The Final Revelation
The slow progress in White’s investigation received a blow when the information within the bureau was leaked. The presence of a mole was suspected, and the easy blame fell on Morrison, the informant, and it was decided that he would be exposed. However, the lurking threat of the possible presence of further moles and secret informants within the department was something that acted as a constant worry for the FBI. Amidst several setbacks and letdowns, White received his first major breakthrough in the case through Pike, who was the private agent hired by William Hale. Pike’s revelations about Hale raised some important questions, the answers to which could potentially unravel the case of the Osage Murders to a great extent. Pike’s statements made two things clear: William Hale wanted to protect Bryan Burkhart, and curiously enough, Mollie’s husband, Ernest Burkhart, was also involved in this ever-intensifying conspiracy.
With a new lead to follow, White began looking into William Hale. Forgotten testimonies and fabricated hospital statements further exposed how “the flow of oil money from Osage headrights” laid the foundation of the deaths in the Osage Tribe. The killings were not acts of casual greed and avarice, but rather systemic brutality and injustice heaved on the Osage Tribe to ostracize and rob them. It becomes obvious how every individual at every step in the process of the killings and the prolonged investigation was a mere pawn orchestrated by the former sheriff, William Hale. “The King of Osage Hills” and the uncle of Bryan and Ernest Burkhart, William K. Hale, turns out to be the master conspirator—the perpetrator in the guise of the protector.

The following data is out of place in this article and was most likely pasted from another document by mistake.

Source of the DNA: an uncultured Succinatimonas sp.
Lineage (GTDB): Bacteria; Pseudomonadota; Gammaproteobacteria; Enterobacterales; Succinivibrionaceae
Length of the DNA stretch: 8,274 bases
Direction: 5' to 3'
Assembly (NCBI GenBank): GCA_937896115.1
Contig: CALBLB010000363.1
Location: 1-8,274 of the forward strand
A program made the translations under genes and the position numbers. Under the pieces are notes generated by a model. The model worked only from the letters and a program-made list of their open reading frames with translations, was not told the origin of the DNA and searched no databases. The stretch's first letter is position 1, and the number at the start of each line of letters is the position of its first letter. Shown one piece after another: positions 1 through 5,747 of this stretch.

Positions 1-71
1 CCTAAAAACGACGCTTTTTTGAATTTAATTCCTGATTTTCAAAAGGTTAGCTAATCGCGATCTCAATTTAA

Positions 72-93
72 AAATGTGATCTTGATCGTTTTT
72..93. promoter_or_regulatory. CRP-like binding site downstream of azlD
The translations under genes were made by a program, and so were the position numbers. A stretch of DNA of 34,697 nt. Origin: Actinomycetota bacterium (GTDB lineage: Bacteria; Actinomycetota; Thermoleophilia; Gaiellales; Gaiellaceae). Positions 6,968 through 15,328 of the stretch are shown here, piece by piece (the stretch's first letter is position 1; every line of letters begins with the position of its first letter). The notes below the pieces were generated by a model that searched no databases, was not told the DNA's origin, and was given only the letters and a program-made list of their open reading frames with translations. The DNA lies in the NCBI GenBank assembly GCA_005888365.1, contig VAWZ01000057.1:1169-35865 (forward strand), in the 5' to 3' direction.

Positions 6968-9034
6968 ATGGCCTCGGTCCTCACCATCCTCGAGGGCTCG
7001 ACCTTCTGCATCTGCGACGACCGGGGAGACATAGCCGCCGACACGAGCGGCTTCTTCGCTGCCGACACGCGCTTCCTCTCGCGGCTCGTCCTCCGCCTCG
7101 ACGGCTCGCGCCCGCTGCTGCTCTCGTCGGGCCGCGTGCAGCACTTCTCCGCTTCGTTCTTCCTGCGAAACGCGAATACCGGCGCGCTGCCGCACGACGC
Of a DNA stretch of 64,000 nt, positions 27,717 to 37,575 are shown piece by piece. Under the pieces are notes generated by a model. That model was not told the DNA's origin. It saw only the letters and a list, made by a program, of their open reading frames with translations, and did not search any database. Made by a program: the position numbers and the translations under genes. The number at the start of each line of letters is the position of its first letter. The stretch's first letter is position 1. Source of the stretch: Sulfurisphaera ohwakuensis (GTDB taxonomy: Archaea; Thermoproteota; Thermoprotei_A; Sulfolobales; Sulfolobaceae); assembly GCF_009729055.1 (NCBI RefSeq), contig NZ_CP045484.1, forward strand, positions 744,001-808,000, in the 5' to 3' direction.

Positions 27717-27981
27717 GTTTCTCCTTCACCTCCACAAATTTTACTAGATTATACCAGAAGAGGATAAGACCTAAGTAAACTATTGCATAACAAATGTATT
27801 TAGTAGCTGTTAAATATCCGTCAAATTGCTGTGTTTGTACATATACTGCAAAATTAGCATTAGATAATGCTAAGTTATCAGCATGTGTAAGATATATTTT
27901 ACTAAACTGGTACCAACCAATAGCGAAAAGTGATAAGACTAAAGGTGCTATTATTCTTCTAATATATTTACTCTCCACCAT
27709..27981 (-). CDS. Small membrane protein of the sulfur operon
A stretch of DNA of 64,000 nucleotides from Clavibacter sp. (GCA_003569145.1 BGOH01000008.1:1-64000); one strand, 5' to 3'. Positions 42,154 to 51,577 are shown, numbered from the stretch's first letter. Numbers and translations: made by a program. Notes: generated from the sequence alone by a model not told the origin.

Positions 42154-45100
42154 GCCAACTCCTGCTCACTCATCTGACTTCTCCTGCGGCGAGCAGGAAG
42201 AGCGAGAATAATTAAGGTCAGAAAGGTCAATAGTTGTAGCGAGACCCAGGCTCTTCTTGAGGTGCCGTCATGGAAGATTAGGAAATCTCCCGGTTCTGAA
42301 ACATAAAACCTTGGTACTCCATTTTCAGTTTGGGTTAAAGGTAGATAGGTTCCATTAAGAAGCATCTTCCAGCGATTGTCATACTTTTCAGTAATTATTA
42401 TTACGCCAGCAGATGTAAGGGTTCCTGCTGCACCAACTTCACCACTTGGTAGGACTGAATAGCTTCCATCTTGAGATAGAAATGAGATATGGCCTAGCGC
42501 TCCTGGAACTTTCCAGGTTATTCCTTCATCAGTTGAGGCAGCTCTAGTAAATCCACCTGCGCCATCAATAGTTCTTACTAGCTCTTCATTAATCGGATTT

The Conviction And Trial Of William K. Hale
With the help of corrupt doctors, fraudulent insurance policies, and forged documents, Hale had meticulously schemed to remove each member of Mollie’s family. Hale was aware that the only legal way to obtain “head rights” was to “inherit” them, and Mollie, being married to his nephew Ernest, was the easiest target. Therefore, starting off with Anna (her sister), then Lizzie (her mother), Rita (her sister), and Bill Smith (his brother-in-law), Hale had devised the killings in such a manner that the total inheritance resided on Mollie Burkhart, the only living member of her family and his nephew’s wife. And White believed that, finally, Hale had somehow created a channel to acquire the fortune himself through his nephew.
With the investigation coming to an end, another challenge that awaited White was the trial of William K. Hale. A confession from the crafty and conniving “King of Osage Hills” was an impossible task; hence, White turned to Ernest Burkhart. Although the FBI managed to secure evidence and testimony against the conspirator, Hale dismissed them and confidently claimed to fight the case. The case further took a dive when Burkhart flipped sides and denied giving his testimony against Hale, thus making a foolery of the FBI. However, in the end, Burkhart comes around and testifies against his uncle. Although the possibility was high that Hale could have bought the jury and obtained a favorable decision, such was not the case. William Hale and Ernest Burkhart were convicted and sentenced to life imprisonment. This section of Grann’s account takes a dramatic turn. White, after completing his investigation successfully, decided to leave the bureau and instead take up the designation of a warden just like his father. And in an absolute movie-like manner, White’s job took him to Leavenworth prison, where he had Hale as his prisoner.
See More: ‘Killers Of The Flower Moon: The Osage Murders And The Birth Of The FBI’ Book Review